Terry Duffy, the CEO of the CME Group, has restated his position that his exchanges are in no rush to add more cryptocurrency futures contracts.
In an interview with Bloomberg Television he said that he would “take a wait and see approach with Bitcoin for now” and would not “just put products up there to see where they’re going to go.”
The CME added Bitcoin futures in December in what Duffy described as possibly “the most controversial launch of a product” in the exchange’s history. This event greatly contributed to the crypto-mania of late 2017, with many people thinking that this was the moment when Bitcoin finally entered the mainstream and attracted financial institutions seeking crypto-exposure.
Things have not turned out that way, and trading volumes have been modest. An average of just over 3,000 Bitcoin contracts change hands each day on the CME, a miniscule proportion of the exchange’s average total daily volume of over 18 million contracts.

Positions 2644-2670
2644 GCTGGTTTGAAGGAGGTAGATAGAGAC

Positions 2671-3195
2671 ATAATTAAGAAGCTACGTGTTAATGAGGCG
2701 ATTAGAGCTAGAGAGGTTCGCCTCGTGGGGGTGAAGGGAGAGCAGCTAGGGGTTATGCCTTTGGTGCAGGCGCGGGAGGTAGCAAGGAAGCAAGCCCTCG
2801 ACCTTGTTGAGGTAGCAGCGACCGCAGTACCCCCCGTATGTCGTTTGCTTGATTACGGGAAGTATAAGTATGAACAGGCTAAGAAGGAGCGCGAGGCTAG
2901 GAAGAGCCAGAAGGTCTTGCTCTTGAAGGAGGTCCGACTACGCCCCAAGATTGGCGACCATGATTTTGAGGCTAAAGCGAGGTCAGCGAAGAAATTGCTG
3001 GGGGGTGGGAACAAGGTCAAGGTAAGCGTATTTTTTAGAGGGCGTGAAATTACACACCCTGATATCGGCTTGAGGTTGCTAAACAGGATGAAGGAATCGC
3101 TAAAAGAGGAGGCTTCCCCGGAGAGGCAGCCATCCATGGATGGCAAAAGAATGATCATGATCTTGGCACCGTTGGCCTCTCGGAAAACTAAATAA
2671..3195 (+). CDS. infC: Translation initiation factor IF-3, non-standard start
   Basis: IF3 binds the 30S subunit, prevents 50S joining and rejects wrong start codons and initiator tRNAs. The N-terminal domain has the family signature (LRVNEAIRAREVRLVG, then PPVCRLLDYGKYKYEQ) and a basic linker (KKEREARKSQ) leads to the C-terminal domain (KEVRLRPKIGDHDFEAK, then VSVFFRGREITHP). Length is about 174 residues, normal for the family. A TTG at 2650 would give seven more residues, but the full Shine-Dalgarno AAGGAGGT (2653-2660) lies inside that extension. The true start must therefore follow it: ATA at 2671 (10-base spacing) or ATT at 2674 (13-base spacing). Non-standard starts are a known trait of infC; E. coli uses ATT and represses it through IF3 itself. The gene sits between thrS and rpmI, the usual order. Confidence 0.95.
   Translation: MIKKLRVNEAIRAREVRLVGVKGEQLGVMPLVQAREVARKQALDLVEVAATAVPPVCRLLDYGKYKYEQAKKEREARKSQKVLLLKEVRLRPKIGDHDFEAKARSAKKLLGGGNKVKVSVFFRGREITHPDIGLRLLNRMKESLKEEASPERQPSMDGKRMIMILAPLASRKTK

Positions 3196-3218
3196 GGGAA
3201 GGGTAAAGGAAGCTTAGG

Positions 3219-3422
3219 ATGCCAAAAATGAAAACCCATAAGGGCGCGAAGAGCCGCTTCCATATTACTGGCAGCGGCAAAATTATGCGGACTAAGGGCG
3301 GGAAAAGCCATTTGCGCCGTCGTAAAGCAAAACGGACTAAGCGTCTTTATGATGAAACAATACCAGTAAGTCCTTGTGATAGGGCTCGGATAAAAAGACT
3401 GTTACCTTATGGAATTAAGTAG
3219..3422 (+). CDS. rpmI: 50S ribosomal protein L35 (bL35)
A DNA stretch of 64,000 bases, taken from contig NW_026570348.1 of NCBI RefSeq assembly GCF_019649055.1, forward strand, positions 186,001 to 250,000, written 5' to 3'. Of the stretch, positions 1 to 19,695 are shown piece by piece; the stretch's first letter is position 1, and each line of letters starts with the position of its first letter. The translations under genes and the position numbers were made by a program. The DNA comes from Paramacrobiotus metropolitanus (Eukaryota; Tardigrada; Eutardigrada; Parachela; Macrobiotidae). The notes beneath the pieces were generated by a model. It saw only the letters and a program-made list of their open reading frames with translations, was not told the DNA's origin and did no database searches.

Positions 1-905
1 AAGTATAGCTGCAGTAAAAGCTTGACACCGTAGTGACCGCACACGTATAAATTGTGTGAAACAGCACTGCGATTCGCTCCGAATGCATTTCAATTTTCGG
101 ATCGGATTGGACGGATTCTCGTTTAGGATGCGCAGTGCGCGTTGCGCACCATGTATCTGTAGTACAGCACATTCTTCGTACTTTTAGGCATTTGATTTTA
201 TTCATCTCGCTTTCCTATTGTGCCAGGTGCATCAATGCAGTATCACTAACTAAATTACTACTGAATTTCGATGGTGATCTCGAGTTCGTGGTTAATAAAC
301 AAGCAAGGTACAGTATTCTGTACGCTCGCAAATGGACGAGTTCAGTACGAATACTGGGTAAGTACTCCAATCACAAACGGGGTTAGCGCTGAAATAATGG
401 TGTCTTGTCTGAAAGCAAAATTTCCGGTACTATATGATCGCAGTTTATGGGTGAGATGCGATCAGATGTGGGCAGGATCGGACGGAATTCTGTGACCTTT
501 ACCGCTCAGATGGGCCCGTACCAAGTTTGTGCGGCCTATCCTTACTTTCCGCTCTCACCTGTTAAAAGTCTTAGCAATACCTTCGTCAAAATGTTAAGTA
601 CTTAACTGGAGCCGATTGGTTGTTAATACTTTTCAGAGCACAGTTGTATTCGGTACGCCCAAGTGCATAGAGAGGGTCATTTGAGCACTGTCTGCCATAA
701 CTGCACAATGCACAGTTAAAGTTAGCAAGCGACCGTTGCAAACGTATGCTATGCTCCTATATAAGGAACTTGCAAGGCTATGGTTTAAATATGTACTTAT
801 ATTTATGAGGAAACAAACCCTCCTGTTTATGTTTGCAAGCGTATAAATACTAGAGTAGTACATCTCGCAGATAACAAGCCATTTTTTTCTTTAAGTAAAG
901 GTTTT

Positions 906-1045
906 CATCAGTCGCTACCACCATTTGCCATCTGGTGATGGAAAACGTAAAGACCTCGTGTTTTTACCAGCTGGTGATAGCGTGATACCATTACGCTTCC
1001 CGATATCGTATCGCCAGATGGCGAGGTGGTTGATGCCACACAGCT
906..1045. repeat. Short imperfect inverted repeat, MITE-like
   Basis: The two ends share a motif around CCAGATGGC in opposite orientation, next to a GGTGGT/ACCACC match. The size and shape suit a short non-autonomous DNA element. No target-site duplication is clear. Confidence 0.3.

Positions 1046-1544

However, Duffy has pledged that the CME will stick with the contract, for now at least. “We’re not seeing huge flows regardless and that’s OK,” he said, “this is going to take some time one way or another and we’ll do it the right way.”
This cautious approach should come as little surprise to CME-watchers. In February Duffy told Bloomberg that he was not going to “get over my skis on something that could be potentially damaging to the reputation of the company.” He stated that he would have to “learn more” and that to go ahead and list more cryptocurrency contracts would be “a little irresponsible right now.”
By contrast, the Cboe, the other American exchange offering Bitcoin futures, is much more bullish on new contracts in the crypto space. CEO president Chris Concannon said in January that if “you look at the entire crypto space” there are other products with “the liquidity and the notional size” so more derivative contracts would “make sense.”
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